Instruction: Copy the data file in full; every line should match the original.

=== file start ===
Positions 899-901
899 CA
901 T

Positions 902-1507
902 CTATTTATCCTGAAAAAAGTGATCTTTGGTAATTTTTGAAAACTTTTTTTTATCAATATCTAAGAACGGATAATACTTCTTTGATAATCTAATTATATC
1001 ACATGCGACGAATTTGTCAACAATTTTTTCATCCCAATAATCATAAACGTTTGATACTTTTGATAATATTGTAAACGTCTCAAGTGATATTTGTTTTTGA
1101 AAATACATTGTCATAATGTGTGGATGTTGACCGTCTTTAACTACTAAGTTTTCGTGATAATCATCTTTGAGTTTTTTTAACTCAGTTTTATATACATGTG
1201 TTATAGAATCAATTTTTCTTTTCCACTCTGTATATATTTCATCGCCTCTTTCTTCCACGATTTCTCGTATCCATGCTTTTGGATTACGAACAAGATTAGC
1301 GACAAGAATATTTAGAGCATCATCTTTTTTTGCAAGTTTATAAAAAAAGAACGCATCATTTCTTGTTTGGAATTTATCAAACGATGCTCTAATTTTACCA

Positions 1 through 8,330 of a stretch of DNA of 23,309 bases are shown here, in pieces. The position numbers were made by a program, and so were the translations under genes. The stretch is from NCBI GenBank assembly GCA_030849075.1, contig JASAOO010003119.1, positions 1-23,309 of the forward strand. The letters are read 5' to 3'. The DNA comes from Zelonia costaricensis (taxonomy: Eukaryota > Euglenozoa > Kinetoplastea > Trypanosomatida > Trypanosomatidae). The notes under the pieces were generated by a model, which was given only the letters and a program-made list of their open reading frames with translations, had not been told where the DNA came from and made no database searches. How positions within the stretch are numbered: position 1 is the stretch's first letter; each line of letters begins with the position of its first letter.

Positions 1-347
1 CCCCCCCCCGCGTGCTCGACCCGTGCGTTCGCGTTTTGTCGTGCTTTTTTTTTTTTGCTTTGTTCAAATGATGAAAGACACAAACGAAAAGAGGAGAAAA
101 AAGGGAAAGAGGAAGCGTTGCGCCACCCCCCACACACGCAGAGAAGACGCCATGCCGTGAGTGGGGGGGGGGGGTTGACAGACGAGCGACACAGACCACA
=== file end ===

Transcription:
Positions 899-901
899 CA
901 T

Positions 902-1507
902 CTATTTATCCTGAAAAAAGTGATCTTTGGTAATTTTTGAAAACTTTTTTTTATCAATATCTAAGAACGGATAATACTTCTTTGATAATCTAATTATATC
1001 ACATGCGACGAATTTGTCAACAATTTTTTCATCCCAATAATCATAAACGTTTGATACTTTTGATAATATTGTAAACGTCTCAAGTGATATTTGTTTTTGA
1101 AAATACATTGTCATAATGTGTGGATGTTGACCGTCTTTAACTACTAAGTTTTCGTGATAATCATCTTTGAGTTTTTTTAACTCAGTTTTATATACATGTG
1201 TTATAGAATCAATTTTTCTTTTCCACTCTGTATATATTTCATCGCCTCTTTCTTCCACGATTTCTCGTATCCATGCTTTTGGATTACGAACAAGATTAGC
1301 GACAAGAATATTTAGAGCATCATCTTTTTTTGCAAGTTTATAAAAAAAGAACGCATCATTTCTTGTTTGGAATTTATCAAACGATGCTCTAATTTTACCA

Positions 1 through 8,330 of a stretch of DNA of 23,309 bases are shown here, in pieces. The position numbers were made by a program, and so were the translations under genes. The stretch is from NCBI GenBank assembly GCA_030849075.1, contig JASAOO010003119.1, positions 1-23,309 of the forward strand. The letters are read 5' to 3'. The DNA comes from Zelonia costaricensis (taxonomy: Eukaryota > Euglenozoa > Kinetoplastea > Trypanosomatida > Trypanosomatidae). The notes under the pieces were generated by a model, which was given only the letters and a program-made list of their open reading frames with translations, had not been told where the DNA came from and made no database searches. How positions within the stretch are numbered: position 1 is the stretch's first letter; each line of letters begins with the position of its first letter.

Positions 1-347
1 CCCCCCCCCGCGTGCTCGACCCGTGCGTTCGCGTTTTGTCGTGCTTTTTTTTTTTTGCTTTGTTCAAATGATGAAAGACACAAACGAAAAGAGGAGAAAA
101 AAGGGAAAGAGGAAGCGTTGCGCCACCCCCCACACACGCAGAGAAGACGCCATGCCGTGAGTGGGGGGGGGGGGTTGACAGACGAGCGACACAGACCACA